If you have a full-time job but no side business, you could hire a VA to do many things for you, but I don't recommend that. If you have too much work to do, honestly, I would reevaluate where you are and if you're enjoying what you're doing, then start your own business on the side. Then hire a VA.
There are a number of ways to hire a VA. I've had a VA off and on for probably over a decade for my side business. I've hired VA's through freelancing sites, such as Upwork.com. I'd create a VA job description by first going through all of the descriptions for VA's in Upwork, and get a good idea of how it should be done then create the job. I always use Upwork.com. The job applications immediately come in. You may get dozens, even a hundred plus applications.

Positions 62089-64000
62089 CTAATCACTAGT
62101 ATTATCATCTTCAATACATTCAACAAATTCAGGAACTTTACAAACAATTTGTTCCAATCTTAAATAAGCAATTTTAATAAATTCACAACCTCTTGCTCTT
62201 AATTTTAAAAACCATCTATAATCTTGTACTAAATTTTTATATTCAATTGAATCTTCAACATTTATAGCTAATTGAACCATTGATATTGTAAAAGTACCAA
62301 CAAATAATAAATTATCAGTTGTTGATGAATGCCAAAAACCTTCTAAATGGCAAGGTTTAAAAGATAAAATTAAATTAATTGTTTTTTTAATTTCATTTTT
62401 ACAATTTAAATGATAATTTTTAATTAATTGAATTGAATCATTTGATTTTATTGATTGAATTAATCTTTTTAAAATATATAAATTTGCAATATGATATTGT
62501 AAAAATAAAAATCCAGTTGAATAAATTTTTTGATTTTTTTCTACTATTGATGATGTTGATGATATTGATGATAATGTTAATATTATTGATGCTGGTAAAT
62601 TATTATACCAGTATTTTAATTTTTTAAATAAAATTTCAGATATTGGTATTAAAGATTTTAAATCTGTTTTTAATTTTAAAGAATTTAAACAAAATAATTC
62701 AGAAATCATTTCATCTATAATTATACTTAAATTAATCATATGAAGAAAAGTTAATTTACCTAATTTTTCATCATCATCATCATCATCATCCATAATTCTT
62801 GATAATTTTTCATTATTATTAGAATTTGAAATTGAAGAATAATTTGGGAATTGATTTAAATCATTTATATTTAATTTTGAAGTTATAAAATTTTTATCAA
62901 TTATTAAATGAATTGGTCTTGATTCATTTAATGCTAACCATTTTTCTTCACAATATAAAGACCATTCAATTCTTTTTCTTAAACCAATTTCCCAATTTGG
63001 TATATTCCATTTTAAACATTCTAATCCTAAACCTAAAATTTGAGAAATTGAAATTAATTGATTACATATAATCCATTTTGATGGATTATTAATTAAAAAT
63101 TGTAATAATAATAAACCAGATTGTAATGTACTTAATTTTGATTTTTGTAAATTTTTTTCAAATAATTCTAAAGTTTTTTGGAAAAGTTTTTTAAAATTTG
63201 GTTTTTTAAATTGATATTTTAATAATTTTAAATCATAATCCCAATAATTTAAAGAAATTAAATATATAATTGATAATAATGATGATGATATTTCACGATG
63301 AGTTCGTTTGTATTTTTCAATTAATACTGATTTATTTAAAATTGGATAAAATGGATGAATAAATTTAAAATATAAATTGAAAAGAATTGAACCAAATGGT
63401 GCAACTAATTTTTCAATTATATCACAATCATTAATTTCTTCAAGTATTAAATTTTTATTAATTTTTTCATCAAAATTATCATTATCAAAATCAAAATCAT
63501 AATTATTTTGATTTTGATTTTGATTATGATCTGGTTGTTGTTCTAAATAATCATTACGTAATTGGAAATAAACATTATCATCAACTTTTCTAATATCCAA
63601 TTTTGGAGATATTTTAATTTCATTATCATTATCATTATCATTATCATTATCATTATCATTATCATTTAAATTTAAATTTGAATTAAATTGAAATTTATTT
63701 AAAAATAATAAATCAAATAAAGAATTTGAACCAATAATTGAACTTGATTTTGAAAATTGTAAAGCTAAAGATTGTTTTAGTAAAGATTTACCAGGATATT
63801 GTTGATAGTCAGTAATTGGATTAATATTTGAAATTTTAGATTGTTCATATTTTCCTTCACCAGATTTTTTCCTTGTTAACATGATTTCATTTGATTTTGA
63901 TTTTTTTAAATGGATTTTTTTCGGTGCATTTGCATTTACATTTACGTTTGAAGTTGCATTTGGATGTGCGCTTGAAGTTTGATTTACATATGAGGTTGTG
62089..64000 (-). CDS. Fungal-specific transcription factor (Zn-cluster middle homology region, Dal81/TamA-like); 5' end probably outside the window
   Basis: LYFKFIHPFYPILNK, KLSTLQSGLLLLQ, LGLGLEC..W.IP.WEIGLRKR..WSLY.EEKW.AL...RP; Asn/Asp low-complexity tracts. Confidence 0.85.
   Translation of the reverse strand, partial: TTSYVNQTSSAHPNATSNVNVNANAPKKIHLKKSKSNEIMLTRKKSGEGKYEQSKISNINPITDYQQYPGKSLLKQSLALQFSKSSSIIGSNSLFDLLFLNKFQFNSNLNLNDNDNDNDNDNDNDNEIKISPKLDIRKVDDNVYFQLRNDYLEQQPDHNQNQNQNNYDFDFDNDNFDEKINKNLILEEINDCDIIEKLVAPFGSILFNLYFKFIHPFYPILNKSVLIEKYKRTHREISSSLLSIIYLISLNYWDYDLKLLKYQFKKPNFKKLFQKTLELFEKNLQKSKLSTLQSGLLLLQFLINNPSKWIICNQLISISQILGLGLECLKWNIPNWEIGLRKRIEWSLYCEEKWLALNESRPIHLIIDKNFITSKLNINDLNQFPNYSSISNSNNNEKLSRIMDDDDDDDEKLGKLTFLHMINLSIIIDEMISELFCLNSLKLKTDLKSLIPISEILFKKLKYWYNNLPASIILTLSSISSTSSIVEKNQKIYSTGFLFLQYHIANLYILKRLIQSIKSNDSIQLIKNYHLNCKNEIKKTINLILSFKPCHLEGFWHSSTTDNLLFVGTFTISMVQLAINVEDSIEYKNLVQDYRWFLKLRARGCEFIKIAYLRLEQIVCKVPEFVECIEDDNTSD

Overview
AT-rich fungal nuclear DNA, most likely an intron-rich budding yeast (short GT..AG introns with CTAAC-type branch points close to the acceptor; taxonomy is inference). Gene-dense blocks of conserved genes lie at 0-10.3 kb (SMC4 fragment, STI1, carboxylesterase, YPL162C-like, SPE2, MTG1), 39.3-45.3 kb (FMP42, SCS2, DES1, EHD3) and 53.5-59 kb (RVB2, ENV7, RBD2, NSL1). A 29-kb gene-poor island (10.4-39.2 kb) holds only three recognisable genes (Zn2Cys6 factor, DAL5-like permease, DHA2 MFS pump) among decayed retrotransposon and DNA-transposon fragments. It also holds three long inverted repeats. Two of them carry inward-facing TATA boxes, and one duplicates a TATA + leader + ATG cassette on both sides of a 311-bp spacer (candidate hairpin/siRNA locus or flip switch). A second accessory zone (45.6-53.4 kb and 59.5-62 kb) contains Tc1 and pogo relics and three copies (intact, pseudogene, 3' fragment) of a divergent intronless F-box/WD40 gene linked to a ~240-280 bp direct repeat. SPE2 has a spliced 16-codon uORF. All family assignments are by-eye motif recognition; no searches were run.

Never hire the lowest cost VA. When it comes to VA, you get what you pay for. When I first started out, I was all about saving money. I would pick the least costly option, which is two or three dollars if you live in the United States, Europe, etc. That's low wage even in the poorest of countries, but they'll do it. Most try their hardest to help you.
However, you'll find some don't have the knack. Normally, those are from India, where there's a big cultural divide and language barrier hindering communication. And, generally, the lowest don't take their job as serious as a VA that may be doing it full-time or charging more. They may have a college education and they may be doing this as a business.
I don't like to say only hire a VA from a certain country, but I've learned that those from the Philippines are more reliable, the communication gap is not there, and they speak great English. You'll find someone from the Philippines charges around the same as somebody from India, but communicating with them is easier. A great VA from the Philippines generally runs you from only $10 to $20 an hour. So, it's worth your time to hire somebody to offload tasks for you.